Selling out for the scoop

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The speed of news dissemination has reached such a fevered pitch that it isn’t just money or influence that can corrupt a journalist’s better judgment. Now, a simple scoop will do the trick.

The Wall Street Journal, New York Times, and Washington Post’s with United Airlines. According to FAIRNESS AND ACCURACY IN REPORTING (FAIR), the airline offered the three newspapers a scoop about its planned merger with US Airways, but only if the editors promised not to contact United’s competitors or consumer groups, even if only to lend balance and context to the story.

Washington Post financial editor Jill Dutt told FAIR that the deal was entirely defensible because getting a possibly one-sided story a day earlier was of more importance to readers than getting a balanced and accurate story a day later.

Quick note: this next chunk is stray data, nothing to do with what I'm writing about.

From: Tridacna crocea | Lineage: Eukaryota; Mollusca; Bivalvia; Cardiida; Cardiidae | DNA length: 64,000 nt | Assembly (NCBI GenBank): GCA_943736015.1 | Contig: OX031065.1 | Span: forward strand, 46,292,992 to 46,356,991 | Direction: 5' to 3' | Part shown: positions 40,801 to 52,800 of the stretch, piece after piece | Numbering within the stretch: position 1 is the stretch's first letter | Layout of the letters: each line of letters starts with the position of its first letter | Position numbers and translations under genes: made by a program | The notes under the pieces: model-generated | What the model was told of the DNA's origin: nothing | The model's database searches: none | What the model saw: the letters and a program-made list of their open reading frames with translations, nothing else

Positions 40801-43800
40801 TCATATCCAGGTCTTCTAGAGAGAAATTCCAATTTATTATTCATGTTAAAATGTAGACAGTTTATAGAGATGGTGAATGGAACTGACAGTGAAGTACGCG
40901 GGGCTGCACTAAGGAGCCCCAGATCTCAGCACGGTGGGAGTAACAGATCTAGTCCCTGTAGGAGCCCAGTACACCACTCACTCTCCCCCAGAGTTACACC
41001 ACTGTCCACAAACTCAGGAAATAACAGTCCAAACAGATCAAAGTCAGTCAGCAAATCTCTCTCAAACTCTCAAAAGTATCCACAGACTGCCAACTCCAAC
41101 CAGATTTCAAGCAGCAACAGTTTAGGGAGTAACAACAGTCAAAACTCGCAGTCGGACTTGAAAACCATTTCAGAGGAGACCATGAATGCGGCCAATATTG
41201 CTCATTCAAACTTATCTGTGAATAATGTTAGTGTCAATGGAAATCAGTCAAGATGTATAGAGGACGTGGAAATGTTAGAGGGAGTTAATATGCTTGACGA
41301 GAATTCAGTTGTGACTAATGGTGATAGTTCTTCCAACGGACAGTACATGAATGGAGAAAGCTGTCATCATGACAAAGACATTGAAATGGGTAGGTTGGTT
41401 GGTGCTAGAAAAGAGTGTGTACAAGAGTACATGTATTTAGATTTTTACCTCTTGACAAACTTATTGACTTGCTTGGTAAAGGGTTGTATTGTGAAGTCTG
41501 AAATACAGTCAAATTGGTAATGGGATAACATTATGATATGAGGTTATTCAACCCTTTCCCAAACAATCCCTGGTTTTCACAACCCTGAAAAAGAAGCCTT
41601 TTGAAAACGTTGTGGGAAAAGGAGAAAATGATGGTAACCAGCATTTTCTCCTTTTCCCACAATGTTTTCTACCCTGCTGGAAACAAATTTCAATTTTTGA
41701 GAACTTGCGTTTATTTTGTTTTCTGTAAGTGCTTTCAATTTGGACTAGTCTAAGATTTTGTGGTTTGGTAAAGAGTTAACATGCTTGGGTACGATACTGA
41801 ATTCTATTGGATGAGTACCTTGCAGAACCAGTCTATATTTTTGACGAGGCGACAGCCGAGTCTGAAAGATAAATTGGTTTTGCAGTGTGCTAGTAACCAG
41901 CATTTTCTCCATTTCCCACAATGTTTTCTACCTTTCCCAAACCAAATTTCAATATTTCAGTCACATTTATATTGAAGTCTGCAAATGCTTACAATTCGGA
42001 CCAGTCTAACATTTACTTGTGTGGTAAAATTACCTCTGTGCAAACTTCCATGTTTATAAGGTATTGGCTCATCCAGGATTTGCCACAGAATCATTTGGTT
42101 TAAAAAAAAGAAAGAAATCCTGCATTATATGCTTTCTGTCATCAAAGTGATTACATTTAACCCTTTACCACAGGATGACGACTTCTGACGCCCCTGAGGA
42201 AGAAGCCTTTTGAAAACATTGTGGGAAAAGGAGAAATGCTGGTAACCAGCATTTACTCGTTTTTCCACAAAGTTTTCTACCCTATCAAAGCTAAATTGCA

Dutt further said that she understood why the airline’s executives wanted to get their story out to “investors … before you get all the naysayers.” To that, FAIR editors wrote, “It should go without saying that it is not a newspaper’s role to facilitate companies’ corporate strategy, or to protect them from ‘naysayers.'” But some basics of good journalism go without saying for so long that editors like Dutt and her cohorts at the Times and Journal apparently forget them entirely.

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We have an ambitious $350,000 online fundraising goal this month and it's truly crunch time: About 15 percent of our yearly online giving usually comes in during the final week of the year, and in "No Cute Headlines or Manipulative BS," we explain why we simply can't afford to come up short right now.

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That's why donations big and small make up 74 percent of our budget this year. There is no backup to keep us going, no alternate revenue source, no secret benefactor. If readers don’t donate, we won’t be here. It's that simple.

And if you can help us out with a donation right now, all online gifts will be matched thanks to an incredibly generous matching gift pledge.

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